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Showing entries 1 to 7

Displaying posts with tag: function (reset)

LEVENSHTEIN MySQL stored function
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At Open Query we steer clear of code development for clients. We sometimes advise on code, but as a company we don’t want to be in the programmer role. Naturally we do write scripts and other necessities to do our job.

Assisting with an Open Source project, I encountered three old UDFs. User Defined Functions are native functions that are compiled and then loaded by the server similar to a plugin. As with plugins, compiling can be a pest as it requires some of the server MySQL header files and matching build switches to the server it’s going to be loaded in. Consequentially, binaries cannot be considered safely portable and that means that you don’t really want to have a project rely on UDFs as it can hinder adoption quite severely.

Since MySQL 5.0 we can

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Generate random test data for MySQL using routines
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At times you’ll find yourself responsible for generating test data for newly created tables for testing or sampling purpose. There are tools that will generate random data for you but […]
Truly Random and Complex Password Generator - Part 2 of 2
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Permalink: http://mysql-0v34c10ck.blogspot.com/2011/06/truly-random-and-complex-password_12.html



In the first part of this entry, it was shown how its possible that a password from a normal user would significantly be weaker than that from a complex and randomly generated one.

Note: in the strictest sense, there is no such thing as an uncrackable password. Passwords can be uncrackable only in theory, i.e. the mathematical probability of a password being guessed correctly-- no matter how infinitesimally small the odds are, the possibility of a right guess is always present. Also, passwords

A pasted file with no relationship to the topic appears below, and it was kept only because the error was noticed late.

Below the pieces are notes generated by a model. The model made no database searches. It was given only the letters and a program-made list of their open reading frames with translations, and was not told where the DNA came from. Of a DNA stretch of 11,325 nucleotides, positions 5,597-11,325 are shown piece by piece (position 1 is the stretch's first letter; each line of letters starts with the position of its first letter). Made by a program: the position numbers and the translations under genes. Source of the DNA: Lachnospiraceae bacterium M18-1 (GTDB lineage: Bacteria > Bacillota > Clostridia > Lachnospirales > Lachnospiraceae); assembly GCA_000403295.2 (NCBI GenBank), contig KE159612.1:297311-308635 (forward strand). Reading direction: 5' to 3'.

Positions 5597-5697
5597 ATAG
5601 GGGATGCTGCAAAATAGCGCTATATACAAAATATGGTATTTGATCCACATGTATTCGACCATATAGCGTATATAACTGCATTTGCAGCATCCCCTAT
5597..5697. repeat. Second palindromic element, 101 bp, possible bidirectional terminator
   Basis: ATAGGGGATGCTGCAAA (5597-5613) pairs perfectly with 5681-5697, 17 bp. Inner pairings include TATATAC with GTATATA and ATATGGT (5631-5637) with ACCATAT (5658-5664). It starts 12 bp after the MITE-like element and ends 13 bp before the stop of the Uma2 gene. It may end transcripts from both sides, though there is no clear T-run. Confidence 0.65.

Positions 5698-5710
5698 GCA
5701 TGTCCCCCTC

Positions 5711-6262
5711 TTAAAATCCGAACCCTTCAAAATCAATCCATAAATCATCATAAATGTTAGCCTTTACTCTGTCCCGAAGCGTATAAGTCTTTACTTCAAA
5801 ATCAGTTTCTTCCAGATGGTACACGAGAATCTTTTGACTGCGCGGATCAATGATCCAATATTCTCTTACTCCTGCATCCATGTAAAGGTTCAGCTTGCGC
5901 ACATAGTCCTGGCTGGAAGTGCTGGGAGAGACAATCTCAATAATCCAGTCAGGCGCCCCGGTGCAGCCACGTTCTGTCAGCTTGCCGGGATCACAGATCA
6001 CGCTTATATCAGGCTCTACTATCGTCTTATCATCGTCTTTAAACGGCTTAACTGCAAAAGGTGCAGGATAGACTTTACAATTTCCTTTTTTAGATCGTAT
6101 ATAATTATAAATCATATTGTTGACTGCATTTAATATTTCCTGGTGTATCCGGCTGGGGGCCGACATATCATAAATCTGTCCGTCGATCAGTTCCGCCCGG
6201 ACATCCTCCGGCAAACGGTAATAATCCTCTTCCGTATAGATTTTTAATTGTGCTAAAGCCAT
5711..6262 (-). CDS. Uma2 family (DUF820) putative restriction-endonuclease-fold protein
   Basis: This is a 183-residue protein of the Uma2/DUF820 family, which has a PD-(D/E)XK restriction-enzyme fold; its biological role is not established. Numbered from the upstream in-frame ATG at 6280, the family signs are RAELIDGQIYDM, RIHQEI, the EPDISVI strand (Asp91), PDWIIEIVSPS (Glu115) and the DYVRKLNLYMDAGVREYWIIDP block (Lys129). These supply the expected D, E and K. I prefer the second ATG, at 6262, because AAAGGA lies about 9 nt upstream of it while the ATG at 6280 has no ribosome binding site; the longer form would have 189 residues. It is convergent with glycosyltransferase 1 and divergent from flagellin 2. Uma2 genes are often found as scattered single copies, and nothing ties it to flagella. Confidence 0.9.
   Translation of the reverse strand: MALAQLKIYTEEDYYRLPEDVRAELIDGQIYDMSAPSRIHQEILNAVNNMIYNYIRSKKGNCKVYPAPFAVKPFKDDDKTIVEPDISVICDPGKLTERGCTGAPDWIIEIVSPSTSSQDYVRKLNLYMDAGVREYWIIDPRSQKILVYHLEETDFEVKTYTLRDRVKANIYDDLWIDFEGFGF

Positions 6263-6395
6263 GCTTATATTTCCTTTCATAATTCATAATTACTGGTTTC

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MySQL - My new playground
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Note: It was my first attempt using the MySQL UDF Api back then. The library is still maintained and got some new features. Check out the new MySQL Infusion UDF.

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MySQL Function to Convert Date To Words
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Recently I saw a MySQL Stored Function requirement on Experts-Exchange for converting date into some specific words format. You may find MySQL function for date to words conversion online; even […]
Case Insensitive REPLACE() for MySQL
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One request I occasionally see is for a case insensitive version of REPLACE() for MySQL. I wrote this a while back, but here it is now for all of you to play around with. It uses a basic naïve string search algorithm, so can be slow under some circumstances.

DELIMITER $$
 
DROP FUNCTION IF EXISTS `replace_ci`$$
CREATE FUNCTION `replace_ci` ( str TEXT,needle CHAR(255),str_rep CHAR(255))
    RETURNS TEXT
    DETERMINISTIC
    BEGIN
        DECLARE return_str TEXT DEFAULT '';
        DECLARE lower_str TEXT;
        DECLARE lower_needle TEXT;
        DECLARE pos INT DEFAULT 1;
        DECLARE old_pos INT DEFAULT 1;
 
        SELECT lower(str) INTO lower_str;
        SELECT lower(needle) INTO lower_needle;
        SELECT locate(lower_needle, lower_str, pos) INTO pos;
        WHILE pos > 0 DO
            SELECT
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Liveblogging: Extending MySQL by Brian ?Krow? Aker
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Liveblogging: Extending MySQL by Brian “Krow” Aker

Brian wins the award for “most frequent great quotes during a talk”.

Before MySQL 5.1 a UDF was the only way to extend MySQL.

All you need in a UDF is: init() execute() deinit()

my_bool id3_parse_init(UDF_INIT *initid UDF_ARGS *args, char *message)

UDF_ARGS tell you about incoming args
char *message is the output that might return
args->arg_count is the # of args

WARNING: use STRICT mode in MySQL, otherwise there are tons of silent failures.

“When you work on databases you start to put everything in databases. Tip, don’t put a DVD into a database, because really long BLOBs aren’t actually supported….”

In MySQL 5.1, you can now install plugins (example is



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Showing entries 1 to 7

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